SALES / DOCUMENTARY

Steam of Life director on Red Ring and creating hope for Lyme disease patients

22 FEBRUARY 2021

RED RING, Joonas Berghäll / PHOTO: Oktober

Finland’s Award-winning director Joonas Berghäll discusses his latest documentary Red Ring, just picked up for world sales by LevelK.

Red Ring (Punainen ympyrä) is the most personal and urgent film for director/producer Joonas Berghäll who was behind the acclaimed Steam of Life (2010), Mother’s Wish (2012) and The Happiest Man on Earth (2019). The film follows Berghäll’s own battle with the chronic Lyme disease and tick-borne infections, and his quest to bring the illness to world attention.

From Finland to Germany, France and the US, Berghäll meets experts, doctors, other patients, and investigates why the illness isn’t really taken seriously, although his and other patients’ symptoms are more than real, affecting hundreds of millions of people around the globe.

Top Nordic crew members attached to the film include composer Kristian Eidnes Andersen (Only God Forgives, Antichrist), cinematographers Lars Skree (The Act of Killing), Pini Hellstedt (Lapland Odyssey) Tuomo Hutri (One Last Deal), Marita Hällfors (Entrepreneur) and Jani Kumpulainen (Peacemaker).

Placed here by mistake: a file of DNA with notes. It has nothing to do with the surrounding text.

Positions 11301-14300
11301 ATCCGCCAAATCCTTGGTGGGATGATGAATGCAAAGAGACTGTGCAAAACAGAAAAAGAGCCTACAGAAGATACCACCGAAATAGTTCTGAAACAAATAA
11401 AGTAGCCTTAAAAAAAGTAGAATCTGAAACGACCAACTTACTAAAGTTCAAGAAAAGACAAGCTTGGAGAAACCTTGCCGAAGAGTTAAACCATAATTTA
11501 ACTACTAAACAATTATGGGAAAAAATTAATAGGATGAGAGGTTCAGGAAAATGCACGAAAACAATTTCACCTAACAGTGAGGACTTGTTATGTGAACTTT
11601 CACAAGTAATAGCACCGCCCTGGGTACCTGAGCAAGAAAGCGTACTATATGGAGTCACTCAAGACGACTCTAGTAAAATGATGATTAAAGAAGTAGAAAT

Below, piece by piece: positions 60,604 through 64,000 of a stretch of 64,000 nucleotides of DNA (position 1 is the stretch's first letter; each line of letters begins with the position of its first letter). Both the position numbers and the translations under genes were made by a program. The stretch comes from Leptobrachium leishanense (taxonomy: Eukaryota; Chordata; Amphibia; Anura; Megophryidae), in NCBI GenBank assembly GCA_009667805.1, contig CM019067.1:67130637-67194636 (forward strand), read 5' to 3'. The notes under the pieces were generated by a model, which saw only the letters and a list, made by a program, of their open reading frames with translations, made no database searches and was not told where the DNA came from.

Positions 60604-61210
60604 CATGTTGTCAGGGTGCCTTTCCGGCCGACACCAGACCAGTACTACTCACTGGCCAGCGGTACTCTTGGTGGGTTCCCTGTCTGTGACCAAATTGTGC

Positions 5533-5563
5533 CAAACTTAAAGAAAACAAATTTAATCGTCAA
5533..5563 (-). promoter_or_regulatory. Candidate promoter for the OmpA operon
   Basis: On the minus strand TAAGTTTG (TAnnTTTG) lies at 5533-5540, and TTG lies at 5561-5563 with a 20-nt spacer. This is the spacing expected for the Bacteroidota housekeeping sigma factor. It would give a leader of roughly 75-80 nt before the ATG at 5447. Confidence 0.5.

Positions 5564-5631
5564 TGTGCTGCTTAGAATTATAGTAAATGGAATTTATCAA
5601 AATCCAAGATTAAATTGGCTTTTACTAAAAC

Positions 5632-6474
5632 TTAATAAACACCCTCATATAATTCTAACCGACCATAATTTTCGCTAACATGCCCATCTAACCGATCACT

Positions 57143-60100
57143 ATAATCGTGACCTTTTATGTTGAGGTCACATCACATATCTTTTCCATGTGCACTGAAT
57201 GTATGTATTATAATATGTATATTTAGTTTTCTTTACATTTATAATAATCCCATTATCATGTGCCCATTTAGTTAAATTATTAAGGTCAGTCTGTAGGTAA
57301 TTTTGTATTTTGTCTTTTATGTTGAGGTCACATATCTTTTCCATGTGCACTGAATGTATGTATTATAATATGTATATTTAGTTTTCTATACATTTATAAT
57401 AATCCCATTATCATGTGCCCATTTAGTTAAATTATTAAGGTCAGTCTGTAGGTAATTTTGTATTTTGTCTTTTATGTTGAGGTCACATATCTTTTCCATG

The film was produced by Satu Majava for Berghäll’s Oktober Film, in co-production with Germany’s Tondowski Films, Sweden’s WG Film, and support among others from Nordisk Film & TV Fond. LevelK is starting to pitch the film to global buyers.


Making a film about one’s own illness takes a lot of guts. When did you decide you would start documenting your Lyme disease?
Joonas Berghall:
My first symptoms started nine years ago, and we’ve been filming between 2016 to 2020. I decided I would make a film when I realised I had to ask for a €24,000 bank loan to get treatment in Germany. I felt this wasn’t quite right, especially in a country like Finland where health services are free, so I decided to investigate this further. We received development support from the Finnish Film Foundation and started filming in Germany.

Why did you want to direct while being the main protagonist?
JB:
On an ethical standpoint, I felt it would be difficult to film the hospital scenes with other patients. But as I was the main protagonist, I didn’t have this issue. In New York or Germany, when we had to film other patients, I was behind the camera, with an assistant director.